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Title: Emergency management of TIA in regional Australia.
Author: Wrigley, Scott
Sahathevan, Ramesh
Sanders, Lauren
Hair, Casey
Issue Date: 2018
Conference Name: Ballarat Health Services 2018 Annual Research Symposium: research partnerships for population, people and patients; celebrating our research partnerships with the community in the Grampians region
Conference Date: November 29th
Conference Place: Ballarat
Abstract: Background Untreated, Transient Ischemic Attack (TIA) bears a 10-17% subsequent 90-day stroke risk. Models of care that expedite investigation and management can reduce this risk to 1-3%. Regional Australians are 19% more likely to suffer a stroke in their lifetime, yet no evaluation of regional TIA care has been undertaken and the impact of relative resource limitations is unknown. Objectives/Aims The aim of this study was to assess management and outcomes of TIA patients in a regional Australian health service. Method We performed a retrospective cohort study of patients presenting to Ballarat Health Services emergency department with TIA, between January 2015 and December 2017. Presentations were identified from the Victorian Emergency Minimum Dataset using ICD-10-AM codes (G45.9, G45.8, G45.3). Patient files were sourced on the Ballarat Health Services BOSSNET database and demographic, investigation and management data were collected. Outcomes of interest were subsequent 90-day stroke, 90-day re-presentation and additional clinic appointments. Results There were 480 suspected TIA presentations revised to three diagnostic groups on specialist review: Stroke/TIA 243 (age 70.6±12.4 years); TIA Mimic 145 (65.6±16.2); ?TIA 92 (67.8±15.2). The overall subsequent 90-day stroke rate was 1.88% (9/480). In those with specialist confirmed TIA or stroke, this rate was 3.29% (8/243). The 90-day representation rate was 9.85% with significant association for smoking and carotid disease when excluding TIA mimics. Only carotid disease was independently associated with 90-day representation on multivariate analysis (OR 5.36, 95%CI 1.78-16.14, p=0.003). Of the 272 cases reviewed in TIA clinic, 121 (44.5%) needed an additional appointment. Review by a neurologist prior to discharge was associated with fewer additional TIA clinic appointments needed to review further investigations. Implications/Outcomes for Planned Research Project Our data highlight the importance of accurate diagnosis and early appropriate commencement of secondary prevention in minimising stroke risk. Addressing resource limitations and defining the roles of emergency physicians, general practitioners and available specialists is essential to optimise regional preventative stroke care. Final Thoughts Further work must be done to improve the flow of patients through TIA Clinic and outline challenges facing general practitioners in delivering TIA care.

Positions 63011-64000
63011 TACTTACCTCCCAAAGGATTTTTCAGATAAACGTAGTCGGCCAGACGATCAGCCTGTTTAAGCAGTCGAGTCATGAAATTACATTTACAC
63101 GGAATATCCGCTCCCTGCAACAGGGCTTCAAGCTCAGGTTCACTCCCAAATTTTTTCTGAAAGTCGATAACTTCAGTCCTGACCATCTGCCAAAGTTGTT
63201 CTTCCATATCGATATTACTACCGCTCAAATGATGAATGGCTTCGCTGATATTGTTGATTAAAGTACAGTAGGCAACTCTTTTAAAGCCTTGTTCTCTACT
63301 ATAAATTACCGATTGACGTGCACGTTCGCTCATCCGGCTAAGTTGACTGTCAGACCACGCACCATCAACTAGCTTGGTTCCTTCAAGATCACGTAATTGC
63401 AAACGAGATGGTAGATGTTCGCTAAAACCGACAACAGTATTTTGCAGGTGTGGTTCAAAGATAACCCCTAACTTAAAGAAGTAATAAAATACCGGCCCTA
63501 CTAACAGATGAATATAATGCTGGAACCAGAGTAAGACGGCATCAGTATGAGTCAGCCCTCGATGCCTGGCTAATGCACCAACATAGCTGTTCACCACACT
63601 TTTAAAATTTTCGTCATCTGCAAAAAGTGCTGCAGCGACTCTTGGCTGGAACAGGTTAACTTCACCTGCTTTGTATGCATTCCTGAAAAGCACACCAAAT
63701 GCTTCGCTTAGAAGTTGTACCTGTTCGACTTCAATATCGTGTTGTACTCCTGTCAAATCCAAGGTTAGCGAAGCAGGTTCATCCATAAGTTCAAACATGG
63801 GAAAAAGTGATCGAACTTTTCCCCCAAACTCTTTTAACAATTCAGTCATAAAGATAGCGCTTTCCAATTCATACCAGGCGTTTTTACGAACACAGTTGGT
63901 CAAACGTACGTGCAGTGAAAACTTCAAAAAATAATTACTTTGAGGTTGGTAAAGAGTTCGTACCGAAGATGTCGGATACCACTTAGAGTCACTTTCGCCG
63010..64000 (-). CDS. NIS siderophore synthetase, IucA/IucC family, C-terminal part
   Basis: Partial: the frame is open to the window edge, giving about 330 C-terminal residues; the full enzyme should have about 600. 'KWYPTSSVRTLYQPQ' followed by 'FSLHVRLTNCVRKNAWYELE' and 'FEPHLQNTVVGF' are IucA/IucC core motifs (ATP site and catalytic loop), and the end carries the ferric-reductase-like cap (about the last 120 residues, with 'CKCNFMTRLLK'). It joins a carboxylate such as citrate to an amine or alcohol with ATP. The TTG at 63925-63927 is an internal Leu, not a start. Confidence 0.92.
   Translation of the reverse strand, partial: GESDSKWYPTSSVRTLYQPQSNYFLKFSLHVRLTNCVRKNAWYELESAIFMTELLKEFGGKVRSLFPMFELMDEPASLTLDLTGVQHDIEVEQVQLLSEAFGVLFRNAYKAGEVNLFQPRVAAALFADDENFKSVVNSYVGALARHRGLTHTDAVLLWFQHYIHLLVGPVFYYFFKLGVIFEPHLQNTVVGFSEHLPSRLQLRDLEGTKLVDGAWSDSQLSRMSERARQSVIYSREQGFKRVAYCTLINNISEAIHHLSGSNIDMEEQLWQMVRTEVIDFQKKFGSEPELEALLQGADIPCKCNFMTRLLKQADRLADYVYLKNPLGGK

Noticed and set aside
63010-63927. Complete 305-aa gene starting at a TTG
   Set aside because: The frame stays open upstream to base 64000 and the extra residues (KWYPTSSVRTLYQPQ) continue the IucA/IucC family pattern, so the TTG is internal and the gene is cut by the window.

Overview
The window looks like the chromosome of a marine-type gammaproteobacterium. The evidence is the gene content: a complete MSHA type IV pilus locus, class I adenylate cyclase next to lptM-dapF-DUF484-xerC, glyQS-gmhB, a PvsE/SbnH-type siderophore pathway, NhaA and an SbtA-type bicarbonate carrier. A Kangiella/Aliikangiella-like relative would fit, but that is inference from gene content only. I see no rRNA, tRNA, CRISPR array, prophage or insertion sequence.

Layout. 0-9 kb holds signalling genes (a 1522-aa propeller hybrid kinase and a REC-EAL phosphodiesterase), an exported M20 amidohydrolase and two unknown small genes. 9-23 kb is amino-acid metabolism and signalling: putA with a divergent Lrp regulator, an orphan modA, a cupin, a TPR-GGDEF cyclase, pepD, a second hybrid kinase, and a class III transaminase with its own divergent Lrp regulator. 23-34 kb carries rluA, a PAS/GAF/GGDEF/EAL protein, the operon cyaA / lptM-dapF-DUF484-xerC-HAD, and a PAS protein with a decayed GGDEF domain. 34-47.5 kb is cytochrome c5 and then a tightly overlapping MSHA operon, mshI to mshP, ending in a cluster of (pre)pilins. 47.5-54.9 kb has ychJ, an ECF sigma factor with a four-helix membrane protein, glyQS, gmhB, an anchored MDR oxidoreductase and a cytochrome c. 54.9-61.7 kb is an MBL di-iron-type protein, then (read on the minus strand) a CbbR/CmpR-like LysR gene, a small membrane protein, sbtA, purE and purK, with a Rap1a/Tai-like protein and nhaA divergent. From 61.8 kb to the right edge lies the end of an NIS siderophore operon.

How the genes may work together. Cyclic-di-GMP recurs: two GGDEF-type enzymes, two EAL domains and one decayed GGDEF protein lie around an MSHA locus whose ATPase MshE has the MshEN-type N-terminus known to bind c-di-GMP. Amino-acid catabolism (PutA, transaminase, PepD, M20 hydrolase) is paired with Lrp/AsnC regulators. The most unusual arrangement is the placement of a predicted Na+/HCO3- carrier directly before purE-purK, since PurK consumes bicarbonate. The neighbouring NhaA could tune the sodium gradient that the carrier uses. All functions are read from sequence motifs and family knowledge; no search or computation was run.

Internal ID Number: 01274
Type: Conference
Appears in Collections:Research Output

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